At the same time, UNASUR set up two committees, one to mediate between Morales and the rebel provinces, the other to investigate the massacre of September 11. The mediation efforts are aimed at getting Morales and the secessionist landowners in the east of the country to somehow reach a deal on divvying up profits from the energy sector.
A stable Bolivia is a key element to the growth of Brazilian industry. While Bolivia exported goods and services worth $362 million--mostly jewelry, tin, textiles and oil products--to the US in 2007 and imported goods and services worth $278 million that same year, this represented only 9 percent of Bolivia’s international trade. This is insignificant in comparison to its trade with the member nations of the South American Free Trade Zone (MERCOSUR,) and with Brazil in particular. In 2007, 45.5 percent of Bolivia’s exports went to Brazil; another 20 percent went to Chile and Argentina. Thirty percent of the country’s imports came from Brazil, 27 percent came from Chile and Argentina.
Lula’s intervention in the Bolivian crisis is driven by the profit interests of Brazilian monopoly capitalism.
In 2005, Bolivia renationalized part of its energy sector that had been privatized in the 1990s. These measures had a disproportionate effect on Brazil’s government-owned oil company, Petrobras, the largest investor in Bolivian oil and gas. The partial privatization caused a temporary drop in capital inflows and foreign investment, but Petrobras’s need to insure stable sources of natural gas (68 percent of which is imported from Bolivia) drove it to reconsider its decision.
Morales recently boasted that record investments are expected in 2008 from Brazil, Venezuela, Chile and Iran. Brazil alone has some $1 billion in investments pending in the Bolivian energy sector. Bolivia produces 42 million cubic feet of natural gas per day and its domestic consumption is 6 million cubic feet. Exports to Brazil add up to 31 million cubic feet; the rest supplies Argentina northern provinces.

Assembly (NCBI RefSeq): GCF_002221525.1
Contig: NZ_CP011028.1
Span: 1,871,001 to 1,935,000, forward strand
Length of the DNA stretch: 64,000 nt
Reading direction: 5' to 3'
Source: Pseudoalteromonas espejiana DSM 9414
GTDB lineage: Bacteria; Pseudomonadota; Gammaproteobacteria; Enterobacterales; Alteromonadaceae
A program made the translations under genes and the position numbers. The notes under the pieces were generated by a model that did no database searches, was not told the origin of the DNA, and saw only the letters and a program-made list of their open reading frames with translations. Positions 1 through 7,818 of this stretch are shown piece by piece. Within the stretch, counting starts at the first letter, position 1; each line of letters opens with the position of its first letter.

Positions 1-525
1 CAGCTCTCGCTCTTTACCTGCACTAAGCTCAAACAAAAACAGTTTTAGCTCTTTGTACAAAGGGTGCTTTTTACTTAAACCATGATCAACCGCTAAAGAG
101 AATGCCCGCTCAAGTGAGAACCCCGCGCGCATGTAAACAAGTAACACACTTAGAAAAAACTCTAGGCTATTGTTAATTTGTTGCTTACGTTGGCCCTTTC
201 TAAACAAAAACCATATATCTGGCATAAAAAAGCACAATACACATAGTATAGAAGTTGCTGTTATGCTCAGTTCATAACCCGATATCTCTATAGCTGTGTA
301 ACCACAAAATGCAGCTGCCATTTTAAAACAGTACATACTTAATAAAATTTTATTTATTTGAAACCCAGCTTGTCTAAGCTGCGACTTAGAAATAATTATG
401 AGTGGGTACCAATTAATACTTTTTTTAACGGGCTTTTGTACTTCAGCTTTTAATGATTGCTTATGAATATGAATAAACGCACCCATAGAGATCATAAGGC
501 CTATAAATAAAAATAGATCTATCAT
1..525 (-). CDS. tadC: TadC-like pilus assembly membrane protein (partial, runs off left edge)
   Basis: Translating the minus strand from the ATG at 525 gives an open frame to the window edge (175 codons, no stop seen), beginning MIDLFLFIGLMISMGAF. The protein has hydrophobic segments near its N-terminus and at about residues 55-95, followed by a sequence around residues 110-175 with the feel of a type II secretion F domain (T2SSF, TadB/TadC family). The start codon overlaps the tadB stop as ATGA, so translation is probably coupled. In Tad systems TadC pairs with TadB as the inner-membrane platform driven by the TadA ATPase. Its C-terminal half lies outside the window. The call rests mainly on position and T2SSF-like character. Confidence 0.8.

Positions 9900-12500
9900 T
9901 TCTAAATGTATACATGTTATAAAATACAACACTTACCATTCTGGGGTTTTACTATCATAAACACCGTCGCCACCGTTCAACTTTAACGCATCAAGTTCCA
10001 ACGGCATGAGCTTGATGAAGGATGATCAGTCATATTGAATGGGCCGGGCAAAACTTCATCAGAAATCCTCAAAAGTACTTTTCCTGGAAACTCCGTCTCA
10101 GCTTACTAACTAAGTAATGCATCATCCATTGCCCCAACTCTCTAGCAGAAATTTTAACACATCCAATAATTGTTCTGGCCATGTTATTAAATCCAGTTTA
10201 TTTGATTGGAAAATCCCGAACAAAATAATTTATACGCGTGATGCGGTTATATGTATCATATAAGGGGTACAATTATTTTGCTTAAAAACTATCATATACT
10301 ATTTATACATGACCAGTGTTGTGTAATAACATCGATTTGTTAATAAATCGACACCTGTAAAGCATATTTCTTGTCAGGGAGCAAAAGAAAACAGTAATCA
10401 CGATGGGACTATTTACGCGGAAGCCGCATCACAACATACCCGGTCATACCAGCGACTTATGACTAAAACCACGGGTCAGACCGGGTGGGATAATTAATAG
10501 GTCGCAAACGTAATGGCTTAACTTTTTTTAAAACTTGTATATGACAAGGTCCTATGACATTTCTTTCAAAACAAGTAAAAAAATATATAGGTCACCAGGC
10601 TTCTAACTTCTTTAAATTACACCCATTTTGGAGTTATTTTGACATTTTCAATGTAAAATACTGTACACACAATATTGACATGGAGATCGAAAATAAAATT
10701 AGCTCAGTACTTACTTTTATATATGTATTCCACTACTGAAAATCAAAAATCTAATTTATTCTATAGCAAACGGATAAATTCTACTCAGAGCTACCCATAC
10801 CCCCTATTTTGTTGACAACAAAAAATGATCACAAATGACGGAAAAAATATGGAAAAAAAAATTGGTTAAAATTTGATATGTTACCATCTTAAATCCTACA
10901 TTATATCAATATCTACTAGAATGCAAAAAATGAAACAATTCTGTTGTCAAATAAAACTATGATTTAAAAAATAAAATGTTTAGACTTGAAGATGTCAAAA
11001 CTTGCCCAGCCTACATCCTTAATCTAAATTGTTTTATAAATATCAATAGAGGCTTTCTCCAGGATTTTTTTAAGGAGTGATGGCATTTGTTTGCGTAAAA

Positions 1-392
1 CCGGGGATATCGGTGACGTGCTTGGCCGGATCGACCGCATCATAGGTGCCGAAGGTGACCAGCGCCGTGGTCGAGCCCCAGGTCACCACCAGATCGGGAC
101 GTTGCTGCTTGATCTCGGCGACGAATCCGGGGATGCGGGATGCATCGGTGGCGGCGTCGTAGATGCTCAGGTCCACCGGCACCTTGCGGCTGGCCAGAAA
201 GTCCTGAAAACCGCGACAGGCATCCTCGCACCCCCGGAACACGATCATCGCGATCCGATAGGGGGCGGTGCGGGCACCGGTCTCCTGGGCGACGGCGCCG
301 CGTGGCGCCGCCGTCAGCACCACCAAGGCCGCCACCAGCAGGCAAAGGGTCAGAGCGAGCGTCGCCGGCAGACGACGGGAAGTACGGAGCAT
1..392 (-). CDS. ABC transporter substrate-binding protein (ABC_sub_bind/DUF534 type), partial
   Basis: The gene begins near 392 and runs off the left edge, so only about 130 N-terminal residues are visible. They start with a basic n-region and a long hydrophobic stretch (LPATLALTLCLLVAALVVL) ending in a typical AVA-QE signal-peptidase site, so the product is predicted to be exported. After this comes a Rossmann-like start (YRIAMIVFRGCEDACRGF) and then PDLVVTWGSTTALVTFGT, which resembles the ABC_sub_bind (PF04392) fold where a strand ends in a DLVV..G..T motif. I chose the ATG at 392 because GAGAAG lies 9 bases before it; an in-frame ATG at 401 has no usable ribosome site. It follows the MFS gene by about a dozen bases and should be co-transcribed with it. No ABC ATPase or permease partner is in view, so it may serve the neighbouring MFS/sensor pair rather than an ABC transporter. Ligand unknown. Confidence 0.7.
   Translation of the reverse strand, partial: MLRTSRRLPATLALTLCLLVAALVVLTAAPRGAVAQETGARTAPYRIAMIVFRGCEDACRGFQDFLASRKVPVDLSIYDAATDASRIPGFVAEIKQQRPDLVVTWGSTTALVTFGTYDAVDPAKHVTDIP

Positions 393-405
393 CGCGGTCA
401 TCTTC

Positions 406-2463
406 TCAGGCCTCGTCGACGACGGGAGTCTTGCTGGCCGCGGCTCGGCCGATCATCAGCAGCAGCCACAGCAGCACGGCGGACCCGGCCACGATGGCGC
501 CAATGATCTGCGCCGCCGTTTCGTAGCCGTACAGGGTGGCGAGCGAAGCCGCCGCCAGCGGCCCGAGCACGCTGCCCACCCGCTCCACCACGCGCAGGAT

It was rumored that in a visit to Bolivia late last year, Lula whispered in Morales’s ear, “your partner is Brazil, not Venezuela.” The Lula government requires a politically stable Bolivia on its border that will ensure reliable supplies of natural gas, oil and other commodities. For that reason, Lula explicitly rejected a proposal by Chile’s President Bachelet that the OAS, which includes the United States, be invited to the Santiago summit. For six decades, the OAS has almost always bowed to the demands of Washington.
Morales, a former leader of the coca growers union and an Aymara Indian, was elected by a 55 percent majority in 2005. In a recall referendum on August 10, his majority increased to 67 percent.
Morales, who demagogically presents himself as proponent of “Andean socialism,” made it clear in his speech at the UN that he will protect the profits of foreign-based multinationals. On one hand, in his speech he categorized capitalism as “the enemy of humanity,” on the other, he assured foreign investors in Bolivia that they had nothing to fear from his administration.
“The investor has the right not only to recover his investment but also to obtain profits, including Repsol, Petrobras and all of them,” he said, a reference to the Spanish and Brazilian-based energy conglomerates that exploit Bolivian natural gas.
Lula, in his speech before the UN, declared that “the developing nations are leaving behind bit by bit the old aliances with the traditional power centers.” He also extolled the benefits of “direct dialogue with no intermediation by major powers” as the means of resolving problems in the “developing countries.” This, he claimed, was the purpose of UNASUR, obscuring the interests of Brazilian capital that underlie this initiative.
The Brazilian president affirmed that this initiative did not “imply taking a stance of confrontation.” There can be little doubt, however, that in the corridors of power in Washington it is perceived as just that. And it can be anticipated that, whatever its present deep-going crisis, US imperialism will not surrender its centuries of domination in the Western Hemisphere peacefully.